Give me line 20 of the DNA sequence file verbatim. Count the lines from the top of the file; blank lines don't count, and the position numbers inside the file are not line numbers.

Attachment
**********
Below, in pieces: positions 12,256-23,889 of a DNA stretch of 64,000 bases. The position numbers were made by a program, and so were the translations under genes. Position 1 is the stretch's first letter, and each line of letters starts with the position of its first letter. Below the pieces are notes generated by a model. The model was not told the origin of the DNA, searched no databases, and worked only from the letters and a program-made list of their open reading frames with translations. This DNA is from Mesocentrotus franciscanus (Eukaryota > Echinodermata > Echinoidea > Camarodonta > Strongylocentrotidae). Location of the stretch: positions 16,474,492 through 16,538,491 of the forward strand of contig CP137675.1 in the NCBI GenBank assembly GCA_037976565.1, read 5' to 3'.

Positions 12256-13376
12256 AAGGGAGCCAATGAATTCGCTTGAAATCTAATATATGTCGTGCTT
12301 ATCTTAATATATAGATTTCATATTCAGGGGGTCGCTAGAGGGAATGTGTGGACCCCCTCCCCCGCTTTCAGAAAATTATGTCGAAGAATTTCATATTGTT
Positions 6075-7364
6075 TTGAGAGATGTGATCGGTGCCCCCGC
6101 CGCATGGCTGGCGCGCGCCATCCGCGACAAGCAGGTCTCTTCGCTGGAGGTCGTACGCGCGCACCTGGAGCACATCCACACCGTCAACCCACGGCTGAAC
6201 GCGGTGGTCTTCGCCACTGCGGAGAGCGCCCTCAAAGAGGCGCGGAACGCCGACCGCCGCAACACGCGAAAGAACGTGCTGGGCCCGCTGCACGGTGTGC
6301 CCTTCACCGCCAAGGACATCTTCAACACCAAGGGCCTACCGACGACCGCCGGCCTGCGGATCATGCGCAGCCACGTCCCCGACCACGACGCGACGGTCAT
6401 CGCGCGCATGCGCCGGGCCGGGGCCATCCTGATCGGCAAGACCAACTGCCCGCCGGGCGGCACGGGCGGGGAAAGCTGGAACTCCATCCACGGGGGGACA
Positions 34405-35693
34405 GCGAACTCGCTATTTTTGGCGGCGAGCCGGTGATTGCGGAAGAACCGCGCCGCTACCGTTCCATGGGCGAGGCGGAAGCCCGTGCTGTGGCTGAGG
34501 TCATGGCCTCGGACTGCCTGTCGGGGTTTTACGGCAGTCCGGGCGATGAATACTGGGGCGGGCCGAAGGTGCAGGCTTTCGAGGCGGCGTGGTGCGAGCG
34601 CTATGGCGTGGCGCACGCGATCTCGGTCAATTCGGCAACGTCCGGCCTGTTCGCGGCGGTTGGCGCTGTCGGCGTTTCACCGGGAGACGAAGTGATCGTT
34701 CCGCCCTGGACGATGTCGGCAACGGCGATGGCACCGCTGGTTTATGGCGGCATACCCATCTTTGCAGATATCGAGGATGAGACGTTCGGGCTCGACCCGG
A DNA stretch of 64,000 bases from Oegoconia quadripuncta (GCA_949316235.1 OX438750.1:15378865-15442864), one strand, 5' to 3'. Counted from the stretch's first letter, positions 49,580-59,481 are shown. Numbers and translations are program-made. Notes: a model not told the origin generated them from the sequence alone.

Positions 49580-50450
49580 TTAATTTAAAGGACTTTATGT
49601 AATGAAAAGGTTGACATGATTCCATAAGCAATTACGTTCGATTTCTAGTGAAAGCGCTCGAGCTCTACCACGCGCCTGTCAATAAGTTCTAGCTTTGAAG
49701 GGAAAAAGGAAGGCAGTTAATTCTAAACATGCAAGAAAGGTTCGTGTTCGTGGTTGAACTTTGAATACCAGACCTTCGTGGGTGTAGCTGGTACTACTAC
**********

49701 GGAAAAAGGAAGGCAGTTAATTCTAAACATGCAAGAAAGGTTCGTGTTCGTGGTTGAACTTTGAATACCAGACCTTCGTGGGTGTAGCTGGTACTACTAC